Important Information Regarding No-Fault Divorce in Florida

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Important Information Regarding No-Fault Divorce in Florida

Couples who reside in Florida, who no longer wish to remain married, can file for dissolution of the marriage. Although many states require a statement of grounds (such as adultery) for a divorce to be granted – Florida is a no-fault divorce state. That means neither member of the divorcing couple need allege that the other party’s wrongdoing is the cause of the break-up of the marriage. Below is some valuable information Florida residents should know about no-fault divorces.

What is a no-fault divorce?

A no-fault divorce, as its name suggests, is an option for a couple who simply no longer wish to be married to each other. Neither member of the couple must provide proof of wrongdoing by the other party. All that is required for a no-fault divorce is for one member of the separating couple to allege in the petition for dissolution that the marriage is “irretrievably broken”. A benefit of this type of marriage dissolution is that it relieves the court from having to decide the issue of fault, and the divorcing parties are spared from discussing such personal matters on the record.

What must a divorcing couple prove to receive a no-fault divorce?

Qualifying for a no-fault divorce in the state of Florida is relatively easy. All that must be shown is that there was definitely a legal marriage and that at least one of the parties has been a resident of Florida for at least six months (180 days before filing papers for the marriage dissolution.

Types of Divorce

The state of Florida has two types of divorce procedures: “regular” (contested and uncontested) and “simplified”. A couple can obtain a simplified divorce under the following circumstances:

– There must not be any dependent children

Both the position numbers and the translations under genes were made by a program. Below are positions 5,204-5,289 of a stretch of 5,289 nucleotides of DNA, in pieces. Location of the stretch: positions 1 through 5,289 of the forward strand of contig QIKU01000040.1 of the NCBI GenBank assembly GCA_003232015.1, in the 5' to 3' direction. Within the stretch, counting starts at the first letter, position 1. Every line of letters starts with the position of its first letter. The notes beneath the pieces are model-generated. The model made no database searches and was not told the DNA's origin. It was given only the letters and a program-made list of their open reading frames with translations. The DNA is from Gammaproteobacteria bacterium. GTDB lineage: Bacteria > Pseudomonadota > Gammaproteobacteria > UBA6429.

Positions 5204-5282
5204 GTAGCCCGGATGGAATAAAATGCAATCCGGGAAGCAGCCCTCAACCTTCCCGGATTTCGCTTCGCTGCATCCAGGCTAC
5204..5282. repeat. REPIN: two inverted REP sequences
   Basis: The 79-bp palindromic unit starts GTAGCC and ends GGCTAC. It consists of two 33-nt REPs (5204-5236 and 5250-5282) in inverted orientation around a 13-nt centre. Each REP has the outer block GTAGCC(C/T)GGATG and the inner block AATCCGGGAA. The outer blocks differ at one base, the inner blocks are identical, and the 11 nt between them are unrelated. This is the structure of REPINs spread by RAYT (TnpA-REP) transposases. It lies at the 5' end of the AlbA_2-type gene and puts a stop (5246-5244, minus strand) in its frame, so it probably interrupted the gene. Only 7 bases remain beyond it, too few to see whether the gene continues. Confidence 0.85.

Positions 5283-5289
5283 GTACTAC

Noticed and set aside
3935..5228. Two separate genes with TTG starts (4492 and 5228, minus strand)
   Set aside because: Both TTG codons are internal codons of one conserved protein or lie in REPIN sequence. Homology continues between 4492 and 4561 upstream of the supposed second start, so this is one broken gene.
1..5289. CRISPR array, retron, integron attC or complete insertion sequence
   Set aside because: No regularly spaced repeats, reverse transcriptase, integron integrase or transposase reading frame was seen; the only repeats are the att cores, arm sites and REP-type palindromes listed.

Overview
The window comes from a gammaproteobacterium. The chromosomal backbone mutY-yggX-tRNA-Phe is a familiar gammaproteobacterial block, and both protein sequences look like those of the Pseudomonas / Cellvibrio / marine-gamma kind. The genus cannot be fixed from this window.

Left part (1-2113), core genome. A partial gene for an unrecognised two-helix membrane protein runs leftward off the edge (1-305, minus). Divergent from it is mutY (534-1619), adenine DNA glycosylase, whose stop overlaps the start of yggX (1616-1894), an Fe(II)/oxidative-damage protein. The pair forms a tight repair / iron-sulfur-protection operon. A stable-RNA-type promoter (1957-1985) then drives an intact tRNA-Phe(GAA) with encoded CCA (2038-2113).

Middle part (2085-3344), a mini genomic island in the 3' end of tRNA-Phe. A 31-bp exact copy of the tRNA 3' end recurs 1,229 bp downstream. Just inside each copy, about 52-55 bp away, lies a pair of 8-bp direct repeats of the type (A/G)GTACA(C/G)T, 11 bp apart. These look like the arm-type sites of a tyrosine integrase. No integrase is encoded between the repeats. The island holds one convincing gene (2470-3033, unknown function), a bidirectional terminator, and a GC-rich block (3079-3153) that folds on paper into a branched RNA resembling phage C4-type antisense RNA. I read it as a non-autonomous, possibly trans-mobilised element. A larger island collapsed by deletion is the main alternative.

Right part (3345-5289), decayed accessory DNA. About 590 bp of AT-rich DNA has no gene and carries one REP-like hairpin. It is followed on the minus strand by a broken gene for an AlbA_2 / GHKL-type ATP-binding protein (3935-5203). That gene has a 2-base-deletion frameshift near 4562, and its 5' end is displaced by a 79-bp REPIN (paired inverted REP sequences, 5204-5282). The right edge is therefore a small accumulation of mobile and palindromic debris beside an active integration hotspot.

– The wife cannot be pregnant
– Each party must agree on property division and debt payment
– No alimony can be requested
– Both parties agree the marriage is irretrievably broken

If these qualifications are met, the divorce process is as simple as submitting a fill-in-the-blank form. If these criteria are not met, the couple must go through the regular divorce process. That process involves a trial, presentation of evidence, discovery, and court procedures.

Dividing marital property

Although Florida is a no-fault state, it is also an equitable division state. That means each spouse owns the income he or she earns during the duration of the marriage. Each person also has the right to manage property that is only in his or her name. The Florida courts will also take into consideration other factors when dividing property. The court may take one party’s fault into account when allocating marital property. Often the court will consider the length of the marriage, conduct within the marriage, and finances when determining how to divide the property. In the end, the judge will divide the property in a way he or she deems to be the fairest.

Child custody

Florida courts consider the best interests of the children when determining custody. The court begins by assuming that a joint custody arrangement where the children have a sufficient amount of contact with both parents is best for the children. The judge will then evaluate many factors that involve the children including their wellness and the moral, mental, and physical wellness of each parent to make the final decision.

Child Support Payments

Regardless of which parent is awarded custody of the children, the other parent is still required to pay child support. The amount of money that is owed is determined by the court system. The ruling judge must consider the income of the non-custodial parent. Other factors that are considered include the custodial parent’s income, other financial resources, the amount of time the non-custodial parent spends with the kids. Whenever it is necessary, the court will also take into consideration the amount of money the non-custodial parent is capable of making rather than the actual amount that is being made.

Alimony Payments

In a no-fault divorce, two qualifications must be present for alimony to be granted by a Florida court. First, the requesting party must be in need of the money. Secondly, the other party must be financially able to make alimony payments. If both of these qualifications are met, the court will decide on a fair amount to award the requesting spouse by taking into consideration factors such as marital contributions, the standard of living, length of the marriage, financial resources, and future earning capacity.

Florida’s divorce laws are among the most progressive in the country. The law makes it possible for two people who are simply no longer happy being married to have a non-complicated way to dissolve the union. If you have additional questions regarding Florida’s no-fault divorce laws or are interested in filing for a no-fault divorce, consult a qualified divorce lawyer in your area.